WILTZ: Greatness, and not just John Williamson, once lived in our midst

I mentioned in a recent column that my next read would be "John P. Williamson: A Brother to the Sioux" by his daughter Winifred W. Barton. I've since read the book. Because Williamson was instrumental in bringing Christianity to our local area In...

I mentioned in a recent column that my next read would be "John P. Williamson: A Brother to the Sioux" by his daughter Winifred W. Barton. I've since read the book. Because Williamson was instrumental in bringing Christianity to our local area Indian population, the book would be a fitting Christmas topic.

If five readers wrote this report, we would have five different renditions. I've decided to discuss the things that stand out in my mind, and I took no notes as I read. In thinking about today's subject matter, I realize that I'm heavy on history and light on church organization. Much of the story takes place at the Yankton agency in Greenwood. The Bartons ran a mercantile business in Wagner until Jessie, Winifred's husband, died in 1943. Both are buried in the Wagner cemetery.

Williamson's success can be attributed to hard work, honesty, wisdom, toughness and intelligence. The Indian people trusted him and demanded that he be their interpreter in dealings with the government. Williamson often went to Washington on behalf of the Indian people, where he became a trusted friend of presidents Abraham Lincoln, Ulysses S. Grant and Grover Cleveland. Sitting Bull, Red Cloud and Struck by the Ree were also among his close friends. I would love to have known him. Williamson resided at the Greenwood Yankton Agency from 1866 to 1917 -- the year of his death. Now, for some anecdotes.

When Lewis and Clark stopped at the mouth of the James River in August 1804 to meet with the Sioux, they learned that a baby had just been born. They called for the baby, wrapped him in an American flag and proclaimed him a U.S. citizen. That infant was Struck by the Ree.

At the beginning of the Minnesota Sioux outbreak and massacre of 1862, runners were sent to the Yanktons to ask that they take part in the killing of the whites. These were to include the settlements of Yankton, Vermillion, Bon Homme and the settlers along the Big Sioux and James rivers. Chief Old Strike, as he was called by the author, called for a council. Struck by the Ree persuaded his council not to join their Santee brothers in the massacre, and the runners were sent home with that message. Old Strike changed the course of history. He is buried at Greenwood. I have to wonder if the proximity of Fort Randall would have had an effect if Old Strike had taken the war path.


When Sitting Bull surrendered himself at Fort Buford in 1881, he was incarcerated at Fort Randall for two years. He and Williamson had become friends during this time, and Williamson was instrumental in Sitting Bull's release, hoping the Standing Rock's Major McLaughlin would look after his needs. Unfortunately, Sitting Bull was later murdered at his Bullhead home by Indian police. While at Randall, Sitting Bull had the freedom to visit area friends including the Williamson family.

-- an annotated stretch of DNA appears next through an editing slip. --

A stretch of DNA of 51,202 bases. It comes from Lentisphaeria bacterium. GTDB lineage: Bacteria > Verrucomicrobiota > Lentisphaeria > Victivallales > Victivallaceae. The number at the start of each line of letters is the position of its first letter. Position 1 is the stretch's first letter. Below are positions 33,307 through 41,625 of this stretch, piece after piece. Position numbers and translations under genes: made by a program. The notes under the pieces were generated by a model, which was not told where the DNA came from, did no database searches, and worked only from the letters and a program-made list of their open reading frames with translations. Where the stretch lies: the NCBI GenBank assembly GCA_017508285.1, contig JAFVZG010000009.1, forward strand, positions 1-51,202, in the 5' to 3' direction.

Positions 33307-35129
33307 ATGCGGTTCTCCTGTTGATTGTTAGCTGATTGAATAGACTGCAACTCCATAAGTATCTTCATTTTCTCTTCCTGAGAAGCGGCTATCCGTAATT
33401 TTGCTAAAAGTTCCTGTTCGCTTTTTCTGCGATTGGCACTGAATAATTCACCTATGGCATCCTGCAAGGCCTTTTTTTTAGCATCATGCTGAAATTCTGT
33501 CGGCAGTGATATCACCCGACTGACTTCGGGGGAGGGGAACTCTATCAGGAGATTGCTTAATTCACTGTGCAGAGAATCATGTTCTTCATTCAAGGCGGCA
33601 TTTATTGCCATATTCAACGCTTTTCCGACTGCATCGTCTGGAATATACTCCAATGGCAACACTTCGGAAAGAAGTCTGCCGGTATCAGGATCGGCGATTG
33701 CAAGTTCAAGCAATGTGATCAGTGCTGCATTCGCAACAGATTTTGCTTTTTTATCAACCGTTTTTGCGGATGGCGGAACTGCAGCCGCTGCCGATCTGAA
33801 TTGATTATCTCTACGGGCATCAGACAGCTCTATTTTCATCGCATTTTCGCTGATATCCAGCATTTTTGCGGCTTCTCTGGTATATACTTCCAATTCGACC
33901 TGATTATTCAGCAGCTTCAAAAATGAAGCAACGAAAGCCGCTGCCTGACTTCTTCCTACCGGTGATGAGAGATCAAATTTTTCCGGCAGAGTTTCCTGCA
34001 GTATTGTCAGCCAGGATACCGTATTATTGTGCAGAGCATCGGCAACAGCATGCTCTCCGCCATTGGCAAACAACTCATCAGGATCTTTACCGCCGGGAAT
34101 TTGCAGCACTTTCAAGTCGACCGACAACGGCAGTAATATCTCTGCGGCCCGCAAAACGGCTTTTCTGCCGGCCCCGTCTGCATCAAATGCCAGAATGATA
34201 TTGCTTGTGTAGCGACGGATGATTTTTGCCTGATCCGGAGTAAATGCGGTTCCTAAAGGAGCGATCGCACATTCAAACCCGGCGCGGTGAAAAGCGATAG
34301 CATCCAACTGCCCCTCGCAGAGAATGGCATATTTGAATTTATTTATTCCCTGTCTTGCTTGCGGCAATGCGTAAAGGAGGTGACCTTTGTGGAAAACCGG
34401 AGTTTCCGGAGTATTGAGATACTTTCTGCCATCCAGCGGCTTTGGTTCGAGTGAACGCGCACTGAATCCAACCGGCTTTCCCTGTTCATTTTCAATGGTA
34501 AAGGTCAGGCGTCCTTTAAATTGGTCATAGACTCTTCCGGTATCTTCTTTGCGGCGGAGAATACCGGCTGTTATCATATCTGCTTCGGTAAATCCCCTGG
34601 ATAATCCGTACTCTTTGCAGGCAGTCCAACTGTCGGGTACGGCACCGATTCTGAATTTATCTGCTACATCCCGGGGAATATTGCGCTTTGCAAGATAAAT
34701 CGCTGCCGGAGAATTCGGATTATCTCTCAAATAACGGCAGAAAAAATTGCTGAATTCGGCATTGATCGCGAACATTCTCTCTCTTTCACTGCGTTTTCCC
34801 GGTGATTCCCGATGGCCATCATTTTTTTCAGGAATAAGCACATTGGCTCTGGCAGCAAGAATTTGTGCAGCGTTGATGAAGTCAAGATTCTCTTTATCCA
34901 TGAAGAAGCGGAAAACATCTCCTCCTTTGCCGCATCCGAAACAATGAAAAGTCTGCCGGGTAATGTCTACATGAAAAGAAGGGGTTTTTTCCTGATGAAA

In 1914, a meeting for the purpose of building a new church at Greenwood was held. John Williamson lived to see the excavation of the new brick church, but not its completion. The congregation, not a board, paid the entire $11,000 cost of the new structure.

At the time of the Treaty of 1859, 2,600 Yankton Sioux moved to their new reservation. It extended 30 miles along the northeast side of the Missouri River and north to an east-west line south of today's Highway 18.

At about the same time the new church was being built, the reservation was broken up into separate parcels owned by individual Indian members. Many of these individuals could and did sell their land to white settlers. There was great prosperity for the sellers for a short time, and these people were very generous. This is how the church was paid for. With the disassembly of reservation land, no longer was there a need for a chief. It was also the beginning of the end of the Yankton Sioux Reservation

I found the subject of transportation interesting. The railroads were a part as Williamson played a key role in securing railroad right-of-ways across reservation land. Stagecoach routes were mentioned as well as the part played by steam-driven river boats. Most amazing, however, was man's willingness to walk. Walking 50 miles in a day was not unusual. Some could walk 75 miles in a day. Also mentioned was Williamson's paddling a canoe from the mouth of American Creek (Chamberlain) to the Yankton agency at Greenwood in one day.

I hope you found interesting what I mentioned today. There is so much more. I do know that I'm going to head down to Greenwood to look at graves, building sites and the church.

I would have liked to attend a Christmas Eve at Rev. Williamson's Greenwood church. A month before Christmas, a committee of four men and four women were elected to arrange the celebration including hymns, prayer, décor, gifts, food, a decorated cedar tree and the Christmas message. Imagine a setting of candle light, the glow and scent of a wood stove. Apples became a feast with everyone stuffing themselves. The children received a sack of candy, and everyone received a modest gift. With that, I want to wish all of my readers a happy and holy Christmas.

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